Let’s repent and change our ways, for the sake of our future generations.

The Fruit of The Tree Was An Apple?

The buzz is on and I confess, I have a tendency to lust after technology, especially sexy technology. And Steve Jobs’ Apple oozes sexy technology.Today at 1pm EST is an expected announcement of Apple’s updates to the Macbook/Macbook Pro line.

As a converted Mac user after many years of PC use, I have to say that the Mac OS and hardware have really made the computing experience very pleasant for me. The iPod and the iPhone (which I do not own (yet)) have only deepened my affection for the innovative company out of Cupertino, CA.

Lately however, I’ve been wondering how much Kool-aid I have been drinking. This is not a Mac vs. PC issue, it’s the thought that I have so thoroughly immersed myself in consumerism that I don’t know exactly to unravel myself, a la Shane Claiborne. There is that tension between engaging vs. dis-engaging, spending vs. giving, simplifying vs. cluttering, and I’m finding that I’m standing on the wrong side of the fence many a time. So as I watch for the news of the line of Macbooks, I find myself acutely aware of what exactly the hell I am doing.

I live “in tension,” but do I live intentionally? Even as the national economy is sputtering and crumbling (Daniel So provides some resources and reflections on this as well), do I really understand that my propensity to spend money that I cannot see (credit) and the things I spend it on is part and parcel of the problem? Sure, I can objectify it and get angry at the notion that the rich are going to scapegoat the economic woes on minorities, but do I take responsibility in this matter and look at my addiction as characteristic of the rich? I am the rich oppressor. My good friend shared with me at the last election that he has Democratic values, but a Republican lifestyle.

I have Christian values, but do I have a Christian lifestyle? Not just morally, but economically. What does God’s economy look like, and I don’t mean substitutionary atonement or grace, I mean what are God’s economics? What about my plethora of coats or my multiple pairs of shoes?  I am simultaneously in admiration of Shane Claiborne and ashamed by him. I don’t mean to beat myself up or to compare my calling to his or to Mother Teresa or whomever, but all that to say is I realize that I have taken the fruit of Apple and I find myself naked and ashamed.

When We Fail Both Christ and Gandhi

Forgive us, O God, for we do not know what we do.

The death toll in the continuing anti-Christian violence in Orissa state rose to 50 as India celebrated the birth anniversary of Mahatma Gandhi, father of the nation and champion of peace.

Gandhi led the first non-violent independence movement just over three score years ago. And while the notion of ahimsa (non-violence) existed in ancient Hindu tradition, Gandhi revived it inspired partly by what he read in the Sermon on the Mount. Gandhi made non-violence a viable political force and understood that unlike pacificity, non-violence was active and paradoxical – one had to be violently non-violent, not passive at all. How far have the politics fallen?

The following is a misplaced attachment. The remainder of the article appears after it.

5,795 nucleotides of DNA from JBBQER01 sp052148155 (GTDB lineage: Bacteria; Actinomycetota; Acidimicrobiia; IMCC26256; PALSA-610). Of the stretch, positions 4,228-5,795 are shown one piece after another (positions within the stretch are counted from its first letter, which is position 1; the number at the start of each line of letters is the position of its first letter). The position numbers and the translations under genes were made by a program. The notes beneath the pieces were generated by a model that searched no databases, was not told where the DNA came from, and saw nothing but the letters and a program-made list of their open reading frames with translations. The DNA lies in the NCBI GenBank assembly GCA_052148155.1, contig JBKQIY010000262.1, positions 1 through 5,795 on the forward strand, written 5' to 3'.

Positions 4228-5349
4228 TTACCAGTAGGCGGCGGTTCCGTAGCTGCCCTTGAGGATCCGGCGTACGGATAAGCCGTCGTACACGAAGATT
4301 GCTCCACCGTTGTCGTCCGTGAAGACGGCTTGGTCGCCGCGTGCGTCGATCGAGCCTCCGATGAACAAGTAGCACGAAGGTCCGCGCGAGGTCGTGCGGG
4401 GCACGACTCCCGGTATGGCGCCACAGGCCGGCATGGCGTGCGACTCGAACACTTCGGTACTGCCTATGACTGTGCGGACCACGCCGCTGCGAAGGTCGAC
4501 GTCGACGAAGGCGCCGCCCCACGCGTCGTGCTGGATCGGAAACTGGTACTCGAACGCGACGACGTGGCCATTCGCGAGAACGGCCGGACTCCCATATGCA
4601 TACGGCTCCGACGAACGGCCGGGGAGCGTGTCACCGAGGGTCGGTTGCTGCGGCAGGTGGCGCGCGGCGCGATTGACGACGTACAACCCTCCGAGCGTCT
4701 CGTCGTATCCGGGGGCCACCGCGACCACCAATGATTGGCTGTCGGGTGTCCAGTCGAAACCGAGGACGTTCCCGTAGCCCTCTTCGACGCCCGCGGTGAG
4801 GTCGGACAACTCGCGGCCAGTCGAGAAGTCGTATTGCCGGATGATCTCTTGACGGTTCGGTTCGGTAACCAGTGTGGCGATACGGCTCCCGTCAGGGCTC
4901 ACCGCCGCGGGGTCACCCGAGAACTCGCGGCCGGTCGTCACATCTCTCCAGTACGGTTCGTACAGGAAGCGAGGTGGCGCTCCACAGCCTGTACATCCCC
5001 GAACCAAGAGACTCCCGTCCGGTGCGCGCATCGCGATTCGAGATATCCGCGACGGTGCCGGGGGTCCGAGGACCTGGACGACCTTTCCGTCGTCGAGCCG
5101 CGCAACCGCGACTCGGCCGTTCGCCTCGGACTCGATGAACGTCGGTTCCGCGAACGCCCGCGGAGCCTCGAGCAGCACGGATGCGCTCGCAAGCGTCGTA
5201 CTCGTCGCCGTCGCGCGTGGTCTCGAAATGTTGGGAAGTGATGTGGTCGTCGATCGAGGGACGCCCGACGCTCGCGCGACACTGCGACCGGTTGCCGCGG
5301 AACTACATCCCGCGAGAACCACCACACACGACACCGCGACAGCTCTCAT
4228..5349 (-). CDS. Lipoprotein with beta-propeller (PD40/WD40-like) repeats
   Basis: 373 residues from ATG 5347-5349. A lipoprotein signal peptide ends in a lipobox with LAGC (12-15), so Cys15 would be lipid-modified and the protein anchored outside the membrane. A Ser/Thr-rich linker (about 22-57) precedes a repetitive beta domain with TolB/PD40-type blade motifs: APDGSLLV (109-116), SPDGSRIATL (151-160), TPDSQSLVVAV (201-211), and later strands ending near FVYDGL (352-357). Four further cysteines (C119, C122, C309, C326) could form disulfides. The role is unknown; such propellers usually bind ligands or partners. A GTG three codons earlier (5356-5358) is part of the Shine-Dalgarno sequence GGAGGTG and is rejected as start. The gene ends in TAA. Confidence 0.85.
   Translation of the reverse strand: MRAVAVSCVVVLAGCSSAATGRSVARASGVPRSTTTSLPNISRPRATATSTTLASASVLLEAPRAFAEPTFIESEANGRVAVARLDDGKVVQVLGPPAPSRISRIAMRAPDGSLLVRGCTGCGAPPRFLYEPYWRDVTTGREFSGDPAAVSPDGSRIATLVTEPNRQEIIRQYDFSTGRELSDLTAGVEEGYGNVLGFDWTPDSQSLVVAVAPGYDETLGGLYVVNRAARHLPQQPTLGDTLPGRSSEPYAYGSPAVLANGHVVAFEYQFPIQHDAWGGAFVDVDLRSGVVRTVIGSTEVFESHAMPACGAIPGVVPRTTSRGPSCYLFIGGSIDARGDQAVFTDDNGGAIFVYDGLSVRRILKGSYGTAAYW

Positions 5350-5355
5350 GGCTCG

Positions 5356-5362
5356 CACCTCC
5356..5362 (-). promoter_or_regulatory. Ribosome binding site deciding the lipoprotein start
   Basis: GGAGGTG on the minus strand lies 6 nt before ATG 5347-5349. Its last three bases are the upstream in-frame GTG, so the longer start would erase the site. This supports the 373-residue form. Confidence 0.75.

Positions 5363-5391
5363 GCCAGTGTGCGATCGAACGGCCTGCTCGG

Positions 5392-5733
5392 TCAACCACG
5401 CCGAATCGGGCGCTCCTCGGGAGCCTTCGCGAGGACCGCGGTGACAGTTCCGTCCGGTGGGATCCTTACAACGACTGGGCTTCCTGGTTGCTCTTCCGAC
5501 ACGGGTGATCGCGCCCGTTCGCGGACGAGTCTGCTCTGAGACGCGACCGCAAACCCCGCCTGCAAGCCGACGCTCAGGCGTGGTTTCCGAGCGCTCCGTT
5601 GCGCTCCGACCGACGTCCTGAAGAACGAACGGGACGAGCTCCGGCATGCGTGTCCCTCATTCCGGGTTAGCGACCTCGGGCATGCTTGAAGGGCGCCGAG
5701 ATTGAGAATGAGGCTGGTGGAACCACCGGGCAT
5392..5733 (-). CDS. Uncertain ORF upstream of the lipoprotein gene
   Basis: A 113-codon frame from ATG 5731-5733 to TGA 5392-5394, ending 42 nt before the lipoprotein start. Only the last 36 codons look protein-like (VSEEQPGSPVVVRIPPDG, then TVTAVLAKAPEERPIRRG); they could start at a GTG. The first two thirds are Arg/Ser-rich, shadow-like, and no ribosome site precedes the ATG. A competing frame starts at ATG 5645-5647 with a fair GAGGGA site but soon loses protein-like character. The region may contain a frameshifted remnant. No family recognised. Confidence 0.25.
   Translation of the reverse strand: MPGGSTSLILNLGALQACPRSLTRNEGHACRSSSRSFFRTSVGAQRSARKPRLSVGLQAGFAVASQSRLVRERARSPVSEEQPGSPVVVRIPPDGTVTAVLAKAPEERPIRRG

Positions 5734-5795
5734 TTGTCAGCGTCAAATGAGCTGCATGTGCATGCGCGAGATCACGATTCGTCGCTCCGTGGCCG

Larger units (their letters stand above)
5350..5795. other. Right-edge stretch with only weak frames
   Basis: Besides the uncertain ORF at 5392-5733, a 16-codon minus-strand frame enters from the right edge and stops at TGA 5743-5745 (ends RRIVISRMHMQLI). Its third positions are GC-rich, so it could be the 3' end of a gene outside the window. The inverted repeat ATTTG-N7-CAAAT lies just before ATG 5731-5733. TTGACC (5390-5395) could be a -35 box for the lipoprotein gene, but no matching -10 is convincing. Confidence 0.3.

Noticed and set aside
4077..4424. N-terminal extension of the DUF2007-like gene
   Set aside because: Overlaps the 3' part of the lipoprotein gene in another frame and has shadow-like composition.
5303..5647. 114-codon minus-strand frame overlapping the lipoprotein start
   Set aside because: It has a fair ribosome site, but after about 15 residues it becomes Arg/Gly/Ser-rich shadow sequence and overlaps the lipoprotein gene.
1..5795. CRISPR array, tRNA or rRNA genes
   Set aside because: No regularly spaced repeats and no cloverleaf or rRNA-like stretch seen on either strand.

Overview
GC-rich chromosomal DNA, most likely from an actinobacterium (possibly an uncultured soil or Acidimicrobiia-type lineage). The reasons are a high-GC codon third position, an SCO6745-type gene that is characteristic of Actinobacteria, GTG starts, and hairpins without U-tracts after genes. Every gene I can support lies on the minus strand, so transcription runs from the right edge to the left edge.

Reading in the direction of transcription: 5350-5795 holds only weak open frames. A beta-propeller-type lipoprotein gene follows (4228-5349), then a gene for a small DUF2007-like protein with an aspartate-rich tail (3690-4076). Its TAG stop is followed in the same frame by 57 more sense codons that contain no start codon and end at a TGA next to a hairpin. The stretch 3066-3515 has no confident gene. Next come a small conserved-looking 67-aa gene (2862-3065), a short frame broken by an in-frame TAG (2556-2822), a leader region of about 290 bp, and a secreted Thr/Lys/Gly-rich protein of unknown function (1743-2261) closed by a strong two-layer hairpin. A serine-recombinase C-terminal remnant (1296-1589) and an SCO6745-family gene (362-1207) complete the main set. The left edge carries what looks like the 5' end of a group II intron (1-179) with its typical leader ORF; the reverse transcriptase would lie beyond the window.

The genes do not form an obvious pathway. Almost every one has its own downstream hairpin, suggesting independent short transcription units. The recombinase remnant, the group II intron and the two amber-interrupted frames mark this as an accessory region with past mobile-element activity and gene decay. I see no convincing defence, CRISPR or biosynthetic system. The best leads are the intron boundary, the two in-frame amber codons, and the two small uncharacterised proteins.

I can’t say how far, but we have some idea as to how much:

Some 20 people have been killed, 50,000 displaced and 4,000 homes have been destroyed over the last ten days, as a result of the “worst ever communal riots against Christians,” according to a report by the Forum. Of those who have fled their villages, some 13,000 are living in nine relief camps run by the government. Some 200 villages were affected, with hundreds of churches burnt down.

How is it that we as Christians and Hindus can enter into violence with one another? Christians are accused of murdering a Hindu priest (it was denied of course, which in addition to the immorality of that, it defies common sense as they’re outnumbered 9 to 1 based on national demographics) and Hindus are burning churches and homes in retaliation, even though local Christian groups have condemned the killing. Have Hindus done the same? Why in the world do we even call ourselves Christians or Hindus if we are to commit these acts of violence? This doesn’t signal to me that our beliefs cause or condone violence, but that we have little faith at all. Or perhaps that politics can do many things under the banner of religion, but if we were to live up to our faith we would look more like Jesus and Gandhi than what is happening now.

May the people of Orissa have peace. May the righteous rest tonight. May the killing stop.